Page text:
CYPRUS recorded the third highest increase in unemployment in the EU, after Spain and Greece, reported the EU Employment and Social Situation Review. Jobless numbers were up by 3.2 percentage points in July 2012 compare to July 2012. According to data released on Thursday, the seasonally adjusted number of registered unemployed rose by 1,286 reaching 38,253, while Eurostat reported the August figure for jobless at 11.7 percent.
It is almost certain that we will break the 12 per cent barrier in the next month or two, as cash-strapped businesses continue to cut jobs in order to stay afloat. The number of long-term jobless would go over the 40,000 mark if the government proposals, unveiled on Thursday are implemented. With their heavy emphasis on higher taxes and increased charges for government services, the proposals would not only reduce the liquidity of the market but also increase operating costs for businesses at a time when most are suffering heavy losses.
This would inevitably force businesses to make more redundancies as price rises in a recession usually lead to loss of revenue. Job cuts will almost certainly outnumber the creation of new jobs if there are any. It is ironic that the government that insists the memorandum of understanding with the troika had to include provisions for development and job creation has prepared a package of measures that not only would prevent growth, but put us deeper into recession through tax increases.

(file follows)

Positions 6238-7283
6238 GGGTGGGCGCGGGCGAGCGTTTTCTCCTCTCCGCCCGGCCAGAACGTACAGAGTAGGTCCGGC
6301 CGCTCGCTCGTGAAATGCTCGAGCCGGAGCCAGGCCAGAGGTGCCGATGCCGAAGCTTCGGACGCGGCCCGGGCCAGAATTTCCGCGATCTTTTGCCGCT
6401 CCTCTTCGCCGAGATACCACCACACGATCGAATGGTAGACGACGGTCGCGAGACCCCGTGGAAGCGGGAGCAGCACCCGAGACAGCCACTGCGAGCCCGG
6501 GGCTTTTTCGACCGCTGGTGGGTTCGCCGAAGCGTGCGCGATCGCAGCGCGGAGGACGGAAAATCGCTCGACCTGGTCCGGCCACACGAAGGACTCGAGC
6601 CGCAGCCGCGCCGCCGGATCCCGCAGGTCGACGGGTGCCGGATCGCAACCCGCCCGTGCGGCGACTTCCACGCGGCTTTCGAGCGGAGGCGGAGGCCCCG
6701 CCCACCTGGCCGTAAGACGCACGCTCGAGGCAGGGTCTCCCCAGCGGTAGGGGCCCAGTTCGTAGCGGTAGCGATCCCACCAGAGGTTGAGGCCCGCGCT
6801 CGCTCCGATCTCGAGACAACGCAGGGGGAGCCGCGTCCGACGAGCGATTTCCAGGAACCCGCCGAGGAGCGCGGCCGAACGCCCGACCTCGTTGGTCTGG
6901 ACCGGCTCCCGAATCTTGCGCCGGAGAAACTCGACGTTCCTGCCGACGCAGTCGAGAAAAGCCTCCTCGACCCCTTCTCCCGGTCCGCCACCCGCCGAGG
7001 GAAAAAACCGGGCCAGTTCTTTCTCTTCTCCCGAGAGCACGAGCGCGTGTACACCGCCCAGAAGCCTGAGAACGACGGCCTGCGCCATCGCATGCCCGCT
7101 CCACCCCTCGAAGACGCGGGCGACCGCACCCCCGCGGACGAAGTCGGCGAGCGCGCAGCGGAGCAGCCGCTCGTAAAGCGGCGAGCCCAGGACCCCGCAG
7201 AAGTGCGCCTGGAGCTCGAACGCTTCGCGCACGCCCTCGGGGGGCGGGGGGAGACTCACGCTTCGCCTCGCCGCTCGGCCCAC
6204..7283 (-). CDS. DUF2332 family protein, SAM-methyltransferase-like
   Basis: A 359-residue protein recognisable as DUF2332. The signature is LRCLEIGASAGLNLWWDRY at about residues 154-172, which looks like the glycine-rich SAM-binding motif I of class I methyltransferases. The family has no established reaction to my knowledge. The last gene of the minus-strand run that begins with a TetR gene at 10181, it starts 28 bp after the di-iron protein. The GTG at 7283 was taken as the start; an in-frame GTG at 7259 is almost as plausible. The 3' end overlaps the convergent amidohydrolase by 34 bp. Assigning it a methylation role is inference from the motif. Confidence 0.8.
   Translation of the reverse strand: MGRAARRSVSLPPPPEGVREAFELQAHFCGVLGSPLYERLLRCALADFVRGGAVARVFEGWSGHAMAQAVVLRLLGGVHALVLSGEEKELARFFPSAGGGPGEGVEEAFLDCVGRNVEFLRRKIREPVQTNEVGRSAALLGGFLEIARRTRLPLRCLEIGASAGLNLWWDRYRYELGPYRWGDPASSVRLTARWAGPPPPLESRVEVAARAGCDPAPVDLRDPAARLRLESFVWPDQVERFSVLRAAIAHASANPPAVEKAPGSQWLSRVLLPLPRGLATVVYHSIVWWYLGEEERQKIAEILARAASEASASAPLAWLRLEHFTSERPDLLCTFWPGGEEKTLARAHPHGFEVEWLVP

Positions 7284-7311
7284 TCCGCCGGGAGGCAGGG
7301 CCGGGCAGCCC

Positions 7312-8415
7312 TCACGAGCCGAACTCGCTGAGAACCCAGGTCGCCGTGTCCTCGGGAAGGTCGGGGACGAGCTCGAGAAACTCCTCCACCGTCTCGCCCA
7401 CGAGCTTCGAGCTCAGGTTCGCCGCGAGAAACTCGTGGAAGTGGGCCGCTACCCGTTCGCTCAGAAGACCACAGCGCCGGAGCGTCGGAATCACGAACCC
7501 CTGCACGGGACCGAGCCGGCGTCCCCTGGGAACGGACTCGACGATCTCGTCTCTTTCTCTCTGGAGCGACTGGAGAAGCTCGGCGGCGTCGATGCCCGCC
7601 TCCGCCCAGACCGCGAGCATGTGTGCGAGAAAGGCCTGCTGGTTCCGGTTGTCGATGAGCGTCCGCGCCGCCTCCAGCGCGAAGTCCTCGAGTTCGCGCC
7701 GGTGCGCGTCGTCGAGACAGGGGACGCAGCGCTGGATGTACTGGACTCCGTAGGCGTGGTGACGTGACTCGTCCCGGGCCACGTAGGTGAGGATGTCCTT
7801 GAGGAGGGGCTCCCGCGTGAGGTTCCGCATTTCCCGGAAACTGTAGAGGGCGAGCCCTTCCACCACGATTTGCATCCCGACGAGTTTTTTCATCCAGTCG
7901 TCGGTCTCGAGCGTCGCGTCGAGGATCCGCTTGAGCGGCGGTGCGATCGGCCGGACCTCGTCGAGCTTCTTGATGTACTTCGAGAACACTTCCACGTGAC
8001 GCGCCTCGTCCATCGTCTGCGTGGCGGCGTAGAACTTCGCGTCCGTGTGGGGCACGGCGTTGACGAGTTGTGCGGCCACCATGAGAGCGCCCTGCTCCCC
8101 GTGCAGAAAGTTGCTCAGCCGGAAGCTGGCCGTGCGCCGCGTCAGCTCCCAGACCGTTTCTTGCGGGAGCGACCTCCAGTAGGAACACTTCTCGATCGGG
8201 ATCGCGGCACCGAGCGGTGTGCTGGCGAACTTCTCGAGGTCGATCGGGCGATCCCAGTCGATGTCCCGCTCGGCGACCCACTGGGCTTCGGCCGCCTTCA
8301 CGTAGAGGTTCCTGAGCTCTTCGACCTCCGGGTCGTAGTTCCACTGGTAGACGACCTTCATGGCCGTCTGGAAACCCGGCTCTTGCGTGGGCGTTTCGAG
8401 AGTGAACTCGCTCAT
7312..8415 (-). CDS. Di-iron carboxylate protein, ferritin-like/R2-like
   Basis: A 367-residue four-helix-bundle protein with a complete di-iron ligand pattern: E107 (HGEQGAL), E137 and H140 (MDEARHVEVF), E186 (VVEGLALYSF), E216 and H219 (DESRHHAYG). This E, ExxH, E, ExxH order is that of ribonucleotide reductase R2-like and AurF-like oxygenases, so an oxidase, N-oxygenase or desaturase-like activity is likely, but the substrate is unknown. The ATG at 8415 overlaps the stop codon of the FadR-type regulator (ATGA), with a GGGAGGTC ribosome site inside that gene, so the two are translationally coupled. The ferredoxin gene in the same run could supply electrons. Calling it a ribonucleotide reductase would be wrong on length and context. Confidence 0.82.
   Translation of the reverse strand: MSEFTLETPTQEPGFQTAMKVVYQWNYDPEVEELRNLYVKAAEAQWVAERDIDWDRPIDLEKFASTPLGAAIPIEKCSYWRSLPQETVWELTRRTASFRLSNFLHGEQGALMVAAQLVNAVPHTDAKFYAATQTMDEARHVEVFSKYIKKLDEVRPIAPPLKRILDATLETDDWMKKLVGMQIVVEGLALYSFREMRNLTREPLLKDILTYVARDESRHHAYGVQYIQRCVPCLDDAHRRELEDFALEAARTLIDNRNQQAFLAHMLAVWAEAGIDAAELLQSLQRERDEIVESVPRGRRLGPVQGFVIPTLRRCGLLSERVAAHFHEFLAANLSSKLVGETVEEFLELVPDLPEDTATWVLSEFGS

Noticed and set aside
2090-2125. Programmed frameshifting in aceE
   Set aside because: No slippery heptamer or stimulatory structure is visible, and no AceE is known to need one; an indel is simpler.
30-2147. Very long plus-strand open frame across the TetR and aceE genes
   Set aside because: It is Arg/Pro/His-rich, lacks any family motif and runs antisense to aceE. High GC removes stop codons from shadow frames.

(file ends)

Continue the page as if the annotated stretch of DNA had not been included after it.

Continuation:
We could have expected nothing more from a government that pays lip service to the need to tackle rising unemployment while taking measures that assist its rise. This is the government which, a few months ago, with unemployment at record levels (still lower than now) increased the statutory minimum wage, pricing more workers out of the market! It is the same government that has been making a big issue about CoLA, a measure that erodes the competitiveness of businesses and pushes up prices, while primarily benefiting the highest-paid, broader public sector workers.
Was safeguarding CoLA so important that the president had to state he would not sign a memorandum that envisaged its abolition? It was not, but he had to pander to the unions, with which he so closely identifies, in some way, now that the foundations of the highly inflexible labour market are collapsing and union power has been drastically weakened. With its counter proposals the government will push up unemployment, further delay recovery and make the unions an irrelevance. But Christofias and his advisors have so little understanding of how an economy works that they are under the illusion their job-destroying counter-proposals will protect the workers.